This is the fifth post in our series on the handling of domestic violence charges in Laredo, Texas. Our previous article discussed claiming self-defense in domestic violence cases. We provided information about when claims of self-defense may provide a viable defense. We also discussed what constitutes the use of “reasonable force” when defending one’s self. It is important to understand that one may be arrested for domestic violence even when they weren’t the primary aggressor. However, a proper showing of self-defense at trial may result in a verdict of “not guilty.” If you have been arrested then it is imperative that you speak to an experienced criminal defense attorney immediately. Contact our office today to speak with a lawyer if you need assistance.
Many states do not permit jury trials in domestic violence cases unless a defendant has been charged with felony assault. This is not the case in Texas, which affords residents the right to a jury trial in cases involving misdemeanor domestic violence. Those who have been charged are given the right to have their case decided by a jury comprised of six jurors. This differs from felony cases, which typically allow defendants to have their matter decided by a jury made up of twelve jurors. In either setting, one can only be convicted if the jury unanimously finds the defendant guilty. If unanimity cannot be reached, then the matter will result in a mistrial and the defendant may later be retried on the same charge. Conversely, the jury may come to a consensus that the defendant is not guilty. In that case, the defendant can have the records of their arrest and charges expunged from their record.
The jury selection process begins within the community when a resident is served with a notice to appear for jury duty. Once a pool of candidates is selected, a process known as voir dire will commence. Voir dire consists of a series of questions posed to the potential jurors by the prosecution and the defendant’s attorney. Oftentimes the Judge will also ask his or her own questions. If the Judge believes that a juror has a great potential to be biased, then that candidate may be removed from the jury pool. Furthermore, each attorney will have a number of challenges which they may use to remove jurors from the pool. With that being said, a potential juror cannot be removed due to their race, ethnicity, religion, gender, or for any other protected reason. The case will begin once a jury has been selected and empaneled.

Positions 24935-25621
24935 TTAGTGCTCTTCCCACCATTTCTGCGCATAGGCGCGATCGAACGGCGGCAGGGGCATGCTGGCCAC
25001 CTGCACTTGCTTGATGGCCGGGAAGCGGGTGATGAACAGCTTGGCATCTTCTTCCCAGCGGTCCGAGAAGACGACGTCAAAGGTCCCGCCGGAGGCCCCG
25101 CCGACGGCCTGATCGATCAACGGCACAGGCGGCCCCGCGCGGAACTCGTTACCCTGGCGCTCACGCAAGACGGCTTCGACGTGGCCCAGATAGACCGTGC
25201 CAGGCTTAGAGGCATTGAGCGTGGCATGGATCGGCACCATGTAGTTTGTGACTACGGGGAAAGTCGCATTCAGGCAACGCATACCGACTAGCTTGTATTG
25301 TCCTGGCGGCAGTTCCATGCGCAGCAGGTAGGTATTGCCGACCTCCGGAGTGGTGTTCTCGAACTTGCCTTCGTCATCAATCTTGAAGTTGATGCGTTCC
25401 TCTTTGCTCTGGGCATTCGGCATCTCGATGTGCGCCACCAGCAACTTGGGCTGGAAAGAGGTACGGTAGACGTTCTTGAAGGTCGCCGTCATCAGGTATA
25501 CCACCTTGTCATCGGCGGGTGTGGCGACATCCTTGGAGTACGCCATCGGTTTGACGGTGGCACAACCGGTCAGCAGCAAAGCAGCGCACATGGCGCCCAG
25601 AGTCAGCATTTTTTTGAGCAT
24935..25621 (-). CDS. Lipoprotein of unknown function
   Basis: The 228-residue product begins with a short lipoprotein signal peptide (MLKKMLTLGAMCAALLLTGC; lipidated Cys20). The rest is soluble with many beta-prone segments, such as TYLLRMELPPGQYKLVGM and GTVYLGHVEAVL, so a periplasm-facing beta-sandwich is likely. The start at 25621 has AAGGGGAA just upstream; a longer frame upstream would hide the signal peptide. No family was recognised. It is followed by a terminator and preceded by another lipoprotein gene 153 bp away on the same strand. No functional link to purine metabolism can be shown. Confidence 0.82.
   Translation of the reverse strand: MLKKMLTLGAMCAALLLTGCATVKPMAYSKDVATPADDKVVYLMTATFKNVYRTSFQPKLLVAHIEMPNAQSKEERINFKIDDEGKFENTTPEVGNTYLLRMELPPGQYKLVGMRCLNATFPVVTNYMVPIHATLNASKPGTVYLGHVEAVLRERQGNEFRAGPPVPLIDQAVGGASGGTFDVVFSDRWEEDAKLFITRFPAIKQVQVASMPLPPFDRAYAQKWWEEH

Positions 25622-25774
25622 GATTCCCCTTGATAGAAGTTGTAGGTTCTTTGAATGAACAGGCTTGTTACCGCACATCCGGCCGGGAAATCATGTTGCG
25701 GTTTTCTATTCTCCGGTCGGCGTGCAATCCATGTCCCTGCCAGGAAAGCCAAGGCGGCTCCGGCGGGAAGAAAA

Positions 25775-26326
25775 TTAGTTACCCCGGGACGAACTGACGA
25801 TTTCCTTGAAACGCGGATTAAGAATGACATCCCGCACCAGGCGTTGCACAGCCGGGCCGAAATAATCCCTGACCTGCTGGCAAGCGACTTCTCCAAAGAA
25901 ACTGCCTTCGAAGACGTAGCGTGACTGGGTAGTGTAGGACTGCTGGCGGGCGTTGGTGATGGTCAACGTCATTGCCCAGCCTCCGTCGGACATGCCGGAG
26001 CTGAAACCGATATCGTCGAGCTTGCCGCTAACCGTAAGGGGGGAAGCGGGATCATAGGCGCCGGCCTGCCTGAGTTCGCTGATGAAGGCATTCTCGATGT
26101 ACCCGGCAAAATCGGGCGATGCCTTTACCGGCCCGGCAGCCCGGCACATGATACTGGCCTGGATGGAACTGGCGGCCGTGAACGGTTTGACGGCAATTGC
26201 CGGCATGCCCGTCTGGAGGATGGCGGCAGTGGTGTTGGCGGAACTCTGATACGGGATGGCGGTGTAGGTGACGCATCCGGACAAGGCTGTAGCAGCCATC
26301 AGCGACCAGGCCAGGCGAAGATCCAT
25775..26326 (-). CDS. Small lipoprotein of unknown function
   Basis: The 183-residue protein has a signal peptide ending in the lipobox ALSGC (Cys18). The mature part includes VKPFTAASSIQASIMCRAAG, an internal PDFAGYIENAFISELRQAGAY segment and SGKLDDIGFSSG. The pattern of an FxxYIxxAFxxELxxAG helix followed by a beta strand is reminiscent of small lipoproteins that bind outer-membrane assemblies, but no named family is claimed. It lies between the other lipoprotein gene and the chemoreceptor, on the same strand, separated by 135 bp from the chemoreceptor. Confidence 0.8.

It is especially important that your counsel has extensive experience in dealing with juries. Jurors often do not have legal backgrounds and information must be presented to them in such a way that it is easy to follow and understand. An inexperienced attorney may make the mistake of not considering just how vital a role each juror plays in determining the ultimate verdict. This can easily lead to an unfavorable outcome. However, an experienced lawyer can connect with jurors in such a way that is approachable and fosters a trusting relationship. Retaining an experienced representative will help make sure your case is properly handled from the beginning.
Contact our office today for an initial consultation if you have been arrested for domestic violence. Laredo attorney Joey Tellez has been practicing law since 2002 and he is ready to assist you.